The Philadelphia Phillies are going to sit and watch Game 1 of the World Series on Oct. 24, like 27 other baseball teams. Phillies fans like myself were once used to this, but we got spoiled in 2008 and 2009 by reaching the World Series. Yet in just three years, Philadelphia is back to the point where missing the Fall Classic isn't surprising anymore - but at least it isn't like its 2009 opponent right now.
Both the Phillies and New York Yankees have fallen pretty far from when they faced off for a championship three years ago . Each club is now suddenly old, banged up, bloated with expensive contracts, devoid of real offensive sparks and can't deliver on pitching anymore. Of course, the Yankees can still make the playoffs and get to a league championship series - although they didn't really show up in the one against the Detroit Tigers.
In looking at both the Phillies and the Yankees, it would seem obvious that New York is in better shape. After all, New York just won the AL East and won a playoff round, while Philadelphia missed its first October since 2006. However, the Yankees' humiliating sweep at the hands of the Tigers shows how they are really in the same straits as the Phillies.
Philadelphia is barely hanging onto the glory days of Ryan Howard, Chase Utley, Jimmy Rollins and more aging stars. Over in New York, Derek Jeter, Mariano Rivera, Alex Rodriguez and more have also frozen up due to aging, poorer play, injury or all of the above. And while the Phillies are stuck with an overly expensive Howard for the next several years, the Yankees may have gotten desperate to break themselves from Rodriguez's $100 million albatross.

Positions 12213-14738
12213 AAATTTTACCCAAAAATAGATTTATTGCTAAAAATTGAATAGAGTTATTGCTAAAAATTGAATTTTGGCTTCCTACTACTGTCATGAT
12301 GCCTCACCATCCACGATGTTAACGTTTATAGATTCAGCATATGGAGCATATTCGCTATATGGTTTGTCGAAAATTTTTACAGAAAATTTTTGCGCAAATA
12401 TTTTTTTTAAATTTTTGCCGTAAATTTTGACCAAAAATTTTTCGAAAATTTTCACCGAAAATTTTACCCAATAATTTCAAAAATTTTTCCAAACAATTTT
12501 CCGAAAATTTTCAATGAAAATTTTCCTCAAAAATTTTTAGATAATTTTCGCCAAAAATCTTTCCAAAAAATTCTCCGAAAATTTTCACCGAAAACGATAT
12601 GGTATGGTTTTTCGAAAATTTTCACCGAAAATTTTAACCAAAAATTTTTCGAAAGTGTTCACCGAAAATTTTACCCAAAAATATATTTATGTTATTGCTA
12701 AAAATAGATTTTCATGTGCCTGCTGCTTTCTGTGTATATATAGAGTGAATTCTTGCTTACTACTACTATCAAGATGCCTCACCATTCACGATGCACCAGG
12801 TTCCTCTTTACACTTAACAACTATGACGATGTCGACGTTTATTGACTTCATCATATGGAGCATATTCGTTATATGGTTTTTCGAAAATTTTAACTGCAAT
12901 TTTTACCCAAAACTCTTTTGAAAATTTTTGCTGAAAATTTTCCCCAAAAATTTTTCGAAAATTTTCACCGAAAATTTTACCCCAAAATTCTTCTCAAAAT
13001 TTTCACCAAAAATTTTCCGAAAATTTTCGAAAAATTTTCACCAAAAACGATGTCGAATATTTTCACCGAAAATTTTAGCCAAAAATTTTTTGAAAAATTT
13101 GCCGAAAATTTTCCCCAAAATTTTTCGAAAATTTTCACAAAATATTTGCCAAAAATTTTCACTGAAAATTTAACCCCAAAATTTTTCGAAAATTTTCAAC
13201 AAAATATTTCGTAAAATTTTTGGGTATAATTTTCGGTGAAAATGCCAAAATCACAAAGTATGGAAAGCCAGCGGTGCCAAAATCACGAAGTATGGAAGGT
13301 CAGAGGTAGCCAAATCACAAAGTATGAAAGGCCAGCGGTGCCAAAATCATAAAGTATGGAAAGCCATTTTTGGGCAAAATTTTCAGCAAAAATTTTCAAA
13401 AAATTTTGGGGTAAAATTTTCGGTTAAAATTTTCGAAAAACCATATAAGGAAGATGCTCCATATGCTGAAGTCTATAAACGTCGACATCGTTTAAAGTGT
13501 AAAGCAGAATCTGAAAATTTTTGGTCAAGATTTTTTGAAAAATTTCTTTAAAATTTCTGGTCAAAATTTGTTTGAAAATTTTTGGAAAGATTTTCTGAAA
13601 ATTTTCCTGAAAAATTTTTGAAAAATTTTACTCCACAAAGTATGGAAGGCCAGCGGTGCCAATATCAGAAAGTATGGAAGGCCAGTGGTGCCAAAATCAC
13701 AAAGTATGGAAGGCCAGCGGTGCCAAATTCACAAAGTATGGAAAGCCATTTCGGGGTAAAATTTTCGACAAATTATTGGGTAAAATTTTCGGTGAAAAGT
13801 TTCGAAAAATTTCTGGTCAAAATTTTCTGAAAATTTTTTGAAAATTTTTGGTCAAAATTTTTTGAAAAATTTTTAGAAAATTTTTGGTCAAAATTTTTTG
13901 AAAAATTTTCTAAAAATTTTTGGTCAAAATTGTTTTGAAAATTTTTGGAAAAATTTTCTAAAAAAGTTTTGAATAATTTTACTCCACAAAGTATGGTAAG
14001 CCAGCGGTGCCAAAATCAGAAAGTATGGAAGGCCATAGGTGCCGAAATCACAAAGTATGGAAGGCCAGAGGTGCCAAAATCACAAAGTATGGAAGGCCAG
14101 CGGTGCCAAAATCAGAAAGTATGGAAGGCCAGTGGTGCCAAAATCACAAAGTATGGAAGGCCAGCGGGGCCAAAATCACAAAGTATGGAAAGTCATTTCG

The Phillies and Yankees could conceivably have one last run in them next season. But the Phillies are running out of time to get any production from their aging bats and arms. What's more, with the Washington Nationals, San Francisco Giants, St. Louis Cardinals, Atlanta Braves and more packing up the Nat ional League elite, there may not be any room for Philadelphia anymore.
For the Yankees, their fate next year is tied to Jeter and Rivera's recoveries, as well as the status of Rodriguez. Even if they get these internal problems fixed, the Tigers, Texas Rangers, Los Angeles Angels, Baltimore Orioles and Oakland Athletics have made the American League more crowded.
Time, aging and leagues that have caught up to them have made the Phillies and Yankees dinosaurs. It was just three years ago today that they were on top of the world - and seemed destined to have more than one World Series showdown in them. But none of them have been back since, and at this point, it may be a long time until either of them return.
As the baseball world outside of Detroit and San Francisco watches Game 1 of the World Series with envy, New York and Philadelphia will watch with more bitterness. It wasn't too long ago that the Phillies and Yankees were in this position - but with the way these last three years have gone for both of them, it feels more like a lifetime ago.
Which one of them will overcome their age, lack of offense, wobbly pitching, flood of injuries and massive holes first - if any of them do? It used to be a shock when both New York and Philadelphia missed the World Series. Yet if they don't get out of their sudden hole, it will be a shock if any of them win a pennant in the next three years, let alone a world title.
Robert Dougherty is a life-long Philadelphia resident who has followed the Phillies since he was eight years old.
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